“The best suggestion I’ve heard is what South Carolina is doing,” said a member of the Council of independent Business Owners (CIBO) during the club’s first meeting of 2013. “Let the teachers have guns in the schools.”
CIBO members showed their concerns about recent school shootings in Connecticut by asking Buncombe County Schools (BCS) Superintendent Tony Baldwin about School Resource Officers, outside security and how increased security will affect the learning environment. Baldwin heard suggestions and answered questions after speaking to the CIBO membership about BCS safety policies.
The CIBO member who suggested guns in the hands of teachers, pointed out that the media doesn’t publicize events that don’t happen because someone else stopped the shooter with a weapon.
“I support armed security by adding SRO’s [School Resource Officers] in the schools,” said BCS Board of Education member Dusty Pless who introduced Baldwin. Pless said they had even spoken with Buncombe County Sheriff Van Duncan about deputies completing their paperwork in the schools buildings in order to add their presence.
Baldwin said currently only Buncombe County high schools had school resource officers and it would cost $1.5 million to put a resource officer in every school. He said if the government provided the funding, he would not turn down having 26 additional human beings in the schools.
“We can’t put a price on what SRO’s do in the schools,” said Baldwin as he talked about the relationships the officers build with the students.
“How does this affect the learning environment for our kids?” asked one CIBO member. “To protect them you almost have to put them in a penitentiary.”
Baldwin spoke about reactions of the BCS staff and the actions they took immediately following the horrific event in Connecticut. He said BCS had grief recovery counselors in the schools Monday morning following the Friday tragedy and explained the safety procedures the schools follow.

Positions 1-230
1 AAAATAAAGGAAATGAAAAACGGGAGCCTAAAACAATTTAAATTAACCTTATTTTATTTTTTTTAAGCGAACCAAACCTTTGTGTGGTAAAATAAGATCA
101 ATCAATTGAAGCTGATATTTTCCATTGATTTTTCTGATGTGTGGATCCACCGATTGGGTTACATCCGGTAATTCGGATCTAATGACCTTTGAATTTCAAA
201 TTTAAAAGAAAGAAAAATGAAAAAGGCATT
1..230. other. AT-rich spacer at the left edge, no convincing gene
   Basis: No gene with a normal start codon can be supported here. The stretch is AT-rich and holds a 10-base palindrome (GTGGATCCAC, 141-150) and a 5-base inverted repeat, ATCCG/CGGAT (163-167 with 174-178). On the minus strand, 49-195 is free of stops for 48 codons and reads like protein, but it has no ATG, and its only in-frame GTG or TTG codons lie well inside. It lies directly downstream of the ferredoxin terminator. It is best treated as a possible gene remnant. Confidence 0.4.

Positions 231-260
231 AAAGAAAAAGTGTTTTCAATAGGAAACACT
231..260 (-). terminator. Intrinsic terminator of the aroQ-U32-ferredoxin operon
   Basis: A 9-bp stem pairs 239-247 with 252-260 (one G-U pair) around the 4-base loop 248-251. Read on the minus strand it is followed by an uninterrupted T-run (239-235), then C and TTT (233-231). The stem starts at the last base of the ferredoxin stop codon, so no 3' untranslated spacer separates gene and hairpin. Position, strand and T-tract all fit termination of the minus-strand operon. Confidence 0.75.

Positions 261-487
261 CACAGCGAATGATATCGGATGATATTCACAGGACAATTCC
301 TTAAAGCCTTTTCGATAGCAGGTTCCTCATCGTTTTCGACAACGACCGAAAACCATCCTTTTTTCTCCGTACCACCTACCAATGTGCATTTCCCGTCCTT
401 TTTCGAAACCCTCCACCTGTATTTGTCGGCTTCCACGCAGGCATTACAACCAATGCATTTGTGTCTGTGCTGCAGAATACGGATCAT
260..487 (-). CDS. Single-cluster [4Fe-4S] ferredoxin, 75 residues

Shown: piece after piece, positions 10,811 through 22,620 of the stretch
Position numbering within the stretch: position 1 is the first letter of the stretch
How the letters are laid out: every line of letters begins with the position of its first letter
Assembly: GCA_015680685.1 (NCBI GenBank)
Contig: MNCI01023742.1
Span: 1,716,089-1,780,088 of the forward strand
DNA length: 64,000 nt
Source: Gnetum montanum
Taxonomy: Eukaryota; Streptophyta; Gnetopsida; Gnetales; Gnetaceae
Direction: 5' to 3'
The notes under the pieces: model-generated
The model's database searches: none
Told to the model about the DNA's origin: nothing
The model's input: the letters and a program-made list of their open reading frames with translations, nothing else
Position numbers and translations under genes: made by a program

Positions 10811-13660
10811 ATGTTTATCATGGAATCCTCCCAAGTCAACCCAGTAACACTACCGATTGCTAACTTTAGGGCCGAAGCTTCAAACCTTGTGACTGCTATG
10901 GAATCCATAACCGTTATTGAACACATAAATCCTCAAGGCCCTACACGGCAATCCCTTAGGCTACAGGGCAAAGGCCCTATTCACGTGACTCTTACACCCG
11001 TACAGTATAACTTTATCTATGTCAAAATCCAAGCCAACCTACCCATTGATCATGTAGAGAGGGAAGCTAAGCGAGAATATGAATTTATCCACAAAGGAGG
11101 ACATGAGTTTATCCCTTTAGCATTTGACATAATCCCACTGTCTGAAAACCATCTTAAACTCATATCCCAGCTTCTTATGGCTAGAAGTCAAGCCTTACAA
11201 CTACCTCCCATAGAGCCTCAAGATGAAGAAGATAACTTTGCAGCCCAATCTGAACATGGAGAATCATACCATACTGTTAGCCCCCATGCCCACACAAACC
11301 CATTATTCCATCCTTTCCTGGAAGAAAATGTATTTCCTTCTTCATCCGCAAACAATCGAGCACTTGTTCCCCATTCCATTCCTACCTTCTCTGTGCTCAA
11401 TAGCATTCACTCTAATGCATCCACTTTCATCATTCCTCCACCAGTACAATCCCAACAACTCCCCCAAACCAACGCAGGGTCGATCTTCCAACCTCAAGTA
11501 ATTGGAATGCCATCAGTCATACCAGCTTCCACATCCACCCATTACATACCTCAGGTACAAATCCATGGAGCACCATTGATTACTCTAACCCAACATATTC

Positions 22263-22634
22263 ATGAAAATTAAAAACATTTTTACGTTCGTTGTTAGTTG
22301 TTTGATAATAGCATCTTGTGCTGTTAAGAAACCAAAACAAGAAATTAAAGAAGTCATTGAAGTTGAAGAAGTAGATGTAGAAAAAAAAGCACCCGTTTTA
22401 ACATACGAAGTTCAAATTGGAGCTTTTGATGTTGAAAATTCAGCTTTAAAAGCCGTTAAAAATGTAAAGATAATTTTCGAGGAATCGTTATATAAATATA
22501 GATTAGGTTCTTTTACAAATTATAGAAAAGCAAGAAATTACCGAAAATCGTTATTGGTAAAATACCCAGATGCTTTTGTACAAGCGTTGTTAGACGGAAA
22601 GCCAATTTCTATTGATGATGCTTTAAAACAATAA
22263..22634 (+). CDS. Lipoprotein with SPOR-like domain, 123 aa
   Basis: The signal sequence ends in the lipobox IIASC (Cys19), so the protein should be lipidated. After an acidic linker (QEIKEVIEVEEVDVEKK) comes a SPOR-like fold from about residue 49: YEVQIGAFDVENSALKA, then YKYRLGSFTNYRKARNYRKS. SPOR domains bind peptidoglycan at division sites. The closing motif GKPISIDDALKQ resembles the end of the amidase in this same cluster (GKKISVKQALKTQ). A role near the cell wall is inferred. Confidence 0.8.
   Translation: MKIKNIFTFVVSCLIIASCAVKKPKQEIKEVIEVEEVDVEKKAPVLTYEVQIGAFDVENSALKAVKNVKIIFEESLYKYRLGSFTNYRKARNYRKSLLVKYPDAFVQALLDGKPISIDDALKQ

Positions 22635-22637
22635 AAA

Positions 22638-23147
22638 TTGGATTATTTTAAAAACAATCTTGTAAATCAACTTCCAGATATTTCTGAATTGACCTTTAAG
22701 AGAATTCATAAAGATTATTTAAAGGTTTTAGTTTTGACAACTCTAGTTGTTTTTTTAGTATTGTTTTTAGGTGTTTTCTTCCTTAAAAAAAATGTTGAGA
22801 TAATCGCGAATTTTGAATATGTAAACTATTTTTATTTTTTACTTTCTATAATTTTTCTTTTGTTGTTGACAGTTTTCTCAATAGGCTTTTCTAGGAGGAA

“I understand the emotional aspect of school shootings,” said Baldwin who reminded those listening that school shootings were still very rare. He added that there were many other areas of disaster schools prepare for such as bomb threats, snow storms or even a small kitchen fire.
“We’ve had many perimeter lock downs at Estes [William W Estes Elementary school] because of a bear,” said Baldwin who added it was important to take the emotion out of the conversation. “We have to balance the environment we create for learning with the safety of the students.”
In addition to Baldwin addressing the school safety issue, Representatives Tim Moffitt and Nathan Ramsey gave an update on the North Carolina House of Representatives. The two agreed that much of the state’s organization needed to be modernized. Ramsey said the current North Carolina government is based on a model from the 1930’s.
The only question CIBO members had for the representatives was where the new governor stood on the health care reform issue. Both replied they had no knowledge and Ramsey suggested CIBO members attend Pat McCrory’s upcoming visit to Asheville.